So those are the first two things to think about: What type of neckline do you want? Will the shape/style of the neck and/or the weight of the sweater require that you take the Shaped approach? (For the record, I highly recommend that you always take the Shaped approach, no matter what!) Once you’ve decided, it’s time to cast on.
CASTING ON FOR A REVERSIBLE NECK
If you’ve decided to cast on, join immediately, and start knitting (again, resulting in a reversible garment — no difference between front and back), all you need to know is how many stitches. And how do you know? You consult that little magic carpet known as your gauge swatch — the thing that sets a knitter free. Let’s say you’re doing a reversible turtleneck; your gauge is 4 stitches and 5 rows to the inch; and you want your turtleneck to be 12 inches in circumference and 8 inches tall. 12 inches x 4 stitches per inch = 48 stitches, so that’s your cast on count. (Adjust the number for whatever multiple your stitch pattern might require — e.g., k3/p2 ribbing requires a multiple of 5, in which case you’d cast on 50.) Work your ribbing for 8 inches (or 40 rows in this example), then skip ahead to the next step, which is marking your raglans.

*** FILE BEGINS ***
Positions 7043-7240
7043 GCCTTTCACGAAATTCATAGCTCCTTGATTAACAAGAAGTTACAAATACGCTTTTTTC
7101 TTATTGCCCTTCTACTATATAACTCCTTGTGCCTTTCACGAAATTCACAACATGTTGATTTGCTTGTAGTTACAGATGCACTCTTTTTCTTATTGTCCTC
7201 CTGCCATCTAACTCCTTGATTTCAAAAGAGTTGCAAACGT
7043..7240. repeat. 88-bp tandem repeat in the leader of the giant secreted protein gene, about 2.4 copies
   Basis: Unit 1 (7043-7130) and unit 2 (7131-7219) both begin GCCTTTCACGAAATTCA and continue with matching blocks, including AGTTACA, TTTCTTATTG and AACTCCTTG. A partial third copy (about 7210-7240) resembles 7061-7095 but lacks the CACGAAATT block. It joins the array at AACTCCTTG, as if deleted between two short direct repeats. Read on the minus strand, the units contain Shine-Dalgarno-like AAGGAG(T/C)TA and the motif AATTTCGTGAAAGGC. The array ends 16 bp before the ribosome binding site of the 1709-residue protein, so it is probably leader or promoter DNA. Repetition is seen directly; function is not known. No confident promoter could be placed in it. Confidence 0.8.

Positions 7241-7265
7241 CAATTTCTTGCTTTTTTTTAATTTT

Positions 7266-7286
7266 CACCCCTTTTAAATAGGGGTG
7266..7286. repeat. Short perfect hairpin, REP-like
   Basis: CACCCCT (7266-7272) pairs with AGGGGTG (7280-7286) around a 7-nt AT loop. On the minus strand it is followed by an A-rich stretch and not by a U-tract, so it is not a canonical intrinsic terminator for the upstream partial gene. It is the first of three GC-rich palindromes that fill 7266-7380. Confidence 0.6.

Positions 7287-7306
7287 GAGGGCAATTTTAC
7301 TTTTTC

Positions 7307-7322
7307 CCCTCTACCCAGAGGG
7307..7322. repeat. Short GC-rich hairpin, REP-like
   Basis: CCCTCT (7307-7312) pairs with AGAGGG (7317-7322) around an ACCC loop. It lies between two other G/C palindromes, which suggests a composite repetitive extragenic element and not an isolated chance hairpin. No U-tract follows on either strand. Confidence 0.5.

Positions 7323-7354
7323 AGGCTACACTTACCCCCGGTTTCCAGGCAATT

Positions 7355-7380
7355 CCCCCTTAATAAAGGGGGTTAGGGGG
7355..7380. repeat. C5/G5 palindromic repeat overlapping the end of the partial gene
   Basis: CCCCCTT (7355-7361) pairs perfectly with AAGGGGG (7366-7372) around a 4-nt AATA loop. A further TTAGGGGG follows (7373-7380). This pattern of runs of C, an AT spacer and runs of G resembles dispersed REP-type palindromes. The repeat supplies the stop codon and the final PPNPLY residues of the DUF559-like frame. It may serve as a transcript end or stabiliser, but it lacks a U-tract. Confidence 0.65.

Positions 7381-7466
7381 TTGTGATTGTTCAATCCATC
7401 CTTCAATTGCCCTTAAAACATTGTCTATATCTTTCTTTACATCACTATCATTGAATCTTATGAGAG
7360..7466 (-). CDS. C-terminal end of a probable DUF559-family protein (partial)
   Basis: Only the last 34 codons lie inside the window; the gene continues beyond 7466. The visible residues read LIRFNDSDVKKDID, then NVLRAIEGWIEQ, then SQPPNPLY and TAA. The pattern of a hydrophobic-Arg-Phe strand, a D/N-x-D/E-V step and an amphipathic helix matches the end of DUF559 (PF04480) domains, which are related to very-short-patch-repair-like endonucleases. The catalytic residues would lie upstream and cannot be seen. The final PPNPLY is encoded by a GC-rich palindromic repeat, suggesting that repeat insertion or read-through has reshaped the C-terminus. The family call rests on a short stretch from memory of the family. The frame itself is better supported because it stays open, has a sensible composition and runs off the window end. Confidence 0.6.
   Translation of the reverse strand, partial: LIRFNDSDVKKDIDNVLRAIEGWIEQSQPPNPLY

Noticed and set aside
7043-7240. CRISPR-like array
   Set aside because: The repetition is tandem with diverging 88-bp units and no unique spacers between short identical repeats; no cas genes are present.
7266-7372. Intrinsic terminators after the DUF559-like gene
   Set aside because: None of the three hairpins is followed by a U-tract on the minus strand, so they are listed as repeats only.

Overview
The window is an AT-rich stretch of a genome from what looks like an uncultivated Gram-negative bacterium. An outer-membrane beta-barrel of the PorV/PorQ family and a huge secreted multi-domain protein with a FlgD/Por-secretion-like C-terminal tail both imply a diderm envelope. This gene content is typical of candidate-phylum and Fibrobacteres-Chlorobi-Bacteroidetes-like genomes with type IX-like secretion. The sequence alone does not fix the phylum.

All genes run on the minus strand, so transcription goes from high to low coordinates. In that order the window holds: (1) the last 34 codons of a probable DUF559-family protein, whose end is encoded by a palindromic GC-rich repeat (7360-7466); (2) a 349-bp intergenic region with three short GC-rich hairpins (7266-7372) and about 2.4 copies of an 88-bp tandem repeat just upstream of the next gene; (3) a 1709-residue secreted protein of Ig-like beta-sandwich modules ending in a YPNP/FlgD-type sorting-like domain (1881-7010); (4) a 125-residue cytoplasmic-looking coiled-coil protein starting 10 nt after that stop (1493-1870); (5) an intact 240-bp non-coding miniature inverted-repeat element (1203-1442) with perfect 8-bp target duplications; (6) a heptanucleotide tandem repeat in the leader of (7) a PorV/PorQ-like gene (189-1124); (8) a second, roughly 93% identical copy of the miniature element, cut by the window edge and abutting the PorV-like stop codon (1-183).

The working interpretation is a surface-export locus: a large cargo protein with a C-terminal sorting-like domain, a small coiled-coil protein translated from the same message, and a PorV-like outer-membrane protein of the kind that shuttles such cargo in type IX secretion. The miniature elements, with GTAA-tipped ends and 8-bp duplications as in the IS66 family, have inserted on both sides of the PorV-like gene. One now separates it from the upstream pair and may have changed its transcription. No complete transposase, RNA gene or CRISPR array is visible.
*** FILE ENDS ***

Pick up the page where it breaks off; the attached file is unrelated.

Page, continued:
For a reversible crewneck, same thing. In this case, I’d advise making sure your neckline is wide enough — like, boatneck wide — that it won’t be riding up the front of your neck. (See Leigh’s pullover for an example.) To get the circumference for your cast-on edge, lay a piece of yarn around your neck and shoulders where you want the top of the neck to be, measure that length, and multiply the number by your stitch gauge. Rib for an inch or two and move on to marking your raglans.
(Again, I don’t actually recommend doing a reversible sweater and am evangelical about taking the Shaped approach, described below.)
CASTING ON FOR A SHAPED NECK
For a shaped neck, which is what I’ll be demonstrating and what’s pictured above, you cast on the total of the number of stitches needed for the back neck, plus the tops of the two sleeves, plus 1 stitch on each end for the front neck. (Back neck stitches + [sleeve stitches x 2] + 2 = CO.) Again, your gauge swatch and your desired measurements will be your guide. Women tend to have a back-of-neck measurement between 5.5 and 7 inches. (If you don’t know your measurements, you can measure the back of a raglan sweater whose neck you like. Or have someone measure the distance across the back of your shoulders between two imaginary points drawn straight down from your earlobes. Or do both, compare, and decide what you want.) My back-of-neck is about 7 inches and my gauge here is 3.5 stitches and 5 rows to the inch, so I’m going with 25 sts for the back of neck. For each sleeve top, conventional wisdom is that you figure about 30% of the number of back neck stitches. I know I like a slightly higher ratio than that (and I’d always rather err on the side of too many neck sts than too few), so I started off with 11 per sleeve top, plus the 2 front neck stitches, as seen in the diagram above left, which would be 49 sts.